Washington— Cable respects News Corp. chairman Rupert Murdoch as a tough competitor, but the industry is unlikely to seek government conditions on Murdoch's proposed takeover of DirecTV Inc.
For many years, the National Cable & Telecommunications Association has refrained from seeking conditions on mergers involving broadcasting and phone companies, even though doing so might have given cable a competitive advantage.
Although a DirecTV in Murdoch's hands scares some in cable, NCTA is unlikely to lead a merger opponent group at the Federal Communications Commission, the Justice Department or the Federal Trade Commission.
"I don't think you are going to see NCTA or a lot of [cable] companies involving themselves in this transaction," a cable source said.
Still, the proposed merger is expected to get a thorough scrubbing by Congress and regulators. Murdoch was to meet Friday with Rep. Billy Tauzin (R-La.), the House Energy and Commerce Committee chairman.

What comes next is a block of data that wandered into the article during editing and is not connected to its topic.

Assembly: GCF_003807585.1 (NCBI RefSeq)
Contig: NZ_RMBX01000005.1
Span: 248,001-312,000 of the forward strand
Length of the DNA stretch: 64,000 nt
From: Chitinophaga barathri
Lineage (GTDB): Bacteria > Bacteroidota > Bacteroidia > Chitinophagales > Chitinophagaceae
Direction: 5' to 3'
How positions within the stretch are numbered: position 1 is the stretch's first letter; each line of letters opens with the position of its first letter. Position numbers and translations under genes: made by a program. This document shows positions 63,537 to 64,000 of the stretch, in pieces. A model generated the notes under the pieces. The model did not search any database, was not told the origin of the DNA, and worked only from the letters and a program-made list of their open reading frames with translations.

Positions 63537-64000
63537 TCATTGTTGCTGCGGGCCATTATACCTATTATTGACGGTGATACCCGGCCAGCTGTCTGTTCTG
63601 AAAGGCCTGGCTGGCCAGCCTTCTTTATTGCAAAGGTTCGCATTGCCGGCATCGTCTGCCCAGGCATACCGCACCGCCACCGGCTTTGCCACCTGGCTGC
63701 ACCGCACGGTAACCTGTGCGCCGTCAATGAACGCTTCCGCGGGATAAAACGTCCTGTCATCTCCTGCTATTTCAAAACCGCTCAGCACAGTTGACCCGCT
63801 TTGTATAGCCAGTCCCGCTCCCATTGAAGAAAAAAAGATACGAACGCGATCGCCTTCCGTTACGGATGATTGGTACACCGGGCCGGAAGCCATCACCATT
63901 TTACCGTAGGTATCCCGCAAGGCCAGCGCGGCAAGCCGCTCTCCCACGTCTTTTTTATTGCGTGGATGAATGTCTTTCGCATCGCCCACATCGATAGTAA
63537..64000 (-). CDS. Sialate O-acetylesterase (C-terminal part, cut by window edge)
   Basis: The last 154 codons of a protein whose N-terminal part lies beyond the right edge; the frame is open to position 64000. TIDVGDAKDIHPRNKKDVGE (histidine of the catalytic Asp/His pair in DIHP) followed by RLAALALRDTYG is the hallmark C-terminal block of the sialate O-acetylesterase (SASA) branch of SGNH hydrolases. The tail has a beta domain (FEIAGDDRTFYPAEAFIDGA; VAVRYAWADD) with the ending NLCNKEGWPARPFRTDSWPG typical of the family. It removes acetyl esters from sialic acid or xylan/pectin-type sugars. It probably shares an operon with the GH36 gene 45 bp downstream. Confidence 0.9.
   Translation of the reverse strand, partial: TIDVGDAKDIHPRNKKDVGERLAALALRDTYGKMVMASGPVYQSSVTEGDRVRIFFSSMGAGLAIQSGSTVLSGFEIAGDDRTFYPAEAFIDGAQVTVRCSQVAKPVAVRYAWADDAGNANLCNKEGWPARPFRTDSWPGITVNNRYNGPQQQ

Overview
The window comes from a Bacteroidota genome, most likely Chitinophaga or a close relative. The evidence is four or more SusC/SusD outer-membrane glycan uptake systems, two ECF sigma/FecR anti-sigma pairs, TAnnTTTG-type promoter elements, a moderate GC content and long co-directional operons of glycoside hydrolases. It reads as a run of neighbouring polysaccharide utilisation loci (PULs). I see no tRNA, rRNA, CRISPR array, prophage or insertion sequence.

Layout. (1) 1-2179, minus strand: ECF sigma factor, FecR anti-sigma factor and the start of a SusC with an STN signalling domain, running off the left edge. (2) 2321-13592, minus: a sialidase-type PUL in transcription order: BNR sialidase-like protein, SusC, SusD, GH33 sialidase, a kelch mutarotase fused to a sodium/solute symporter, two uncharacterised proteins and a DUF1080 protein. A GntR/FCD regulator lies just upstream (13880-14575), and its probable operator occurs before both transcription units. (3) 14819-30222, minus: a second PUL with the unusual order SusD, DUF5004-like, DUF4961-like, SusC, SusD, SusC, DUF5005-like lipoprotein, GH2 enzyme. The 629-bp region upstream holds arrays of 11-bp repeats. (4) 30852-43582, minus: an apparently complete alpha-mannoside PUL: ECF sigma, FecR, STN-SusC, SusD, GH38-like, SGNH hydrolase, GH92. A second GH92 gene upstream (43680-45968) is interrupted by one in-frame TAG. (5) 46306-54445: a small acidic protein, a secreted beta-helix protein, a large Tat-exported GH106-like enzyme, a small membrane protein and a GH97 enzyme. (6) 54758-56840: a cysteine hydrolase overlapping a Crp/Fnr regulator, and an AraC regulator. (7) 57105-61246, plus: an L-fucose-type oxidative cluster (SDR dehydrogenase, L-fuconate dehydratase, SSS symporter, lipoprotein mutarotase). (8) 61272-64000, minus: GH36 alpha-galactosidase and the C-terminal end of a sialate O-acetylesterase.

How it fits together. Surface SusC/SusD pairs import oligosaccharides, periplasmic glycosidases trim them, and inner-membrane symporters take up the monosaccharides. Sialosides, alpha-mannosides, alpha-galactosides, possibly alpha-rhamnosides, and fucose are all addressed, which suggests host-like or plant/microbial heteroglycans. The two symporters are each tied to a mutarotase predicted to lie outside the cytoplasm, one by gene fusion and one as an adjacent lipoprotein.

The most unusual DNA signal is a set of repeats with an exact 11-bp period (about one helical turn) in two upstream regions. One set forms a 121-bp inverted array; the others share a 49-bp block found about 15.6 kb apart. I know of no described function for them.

"Given the size of the proposed deal, as well as its impact in the marketplace, Chairman Tauzin wants to talk to Murdoch and [General Motors CEO] Rick Wagoner before passing judgment," said Tauzin spokesman Ken Johnson.
Johnson suggested that Murdoch's takeover of DirecTV might leave EchoStar Communications Corp. CEO Charlie Ergen as the odd man out and force him to sell his DBS firm to a media giant.
"The merger has the potential to create some seismic shifts. Will Charlie Ergen rush to the altar to partner with some other media powerhouse?" Johnson asked.
While NCTA intends to skip the fight, the small-operator American Cable Association intends to use the merger to highlight what it considers unfair business practices by News Corp. in negotiations for carriage of the company's Fox Broadcasting Co.-owned TV stations, deals that often include demands for carriage of Fox-owned cable networks.
"Equal access to programming is a vital issue for smaller, independent cable businesses," said ACA president Matt Polka. "Program access is even more important now that Fox is no longer just a formidable programmer, but also a formidable competitor."
Murdoch promised to comply with FCC program access rules. But the same statement included a clause saying that DirecTV would reserve the right to carry affiliated programming on an exclusive basis.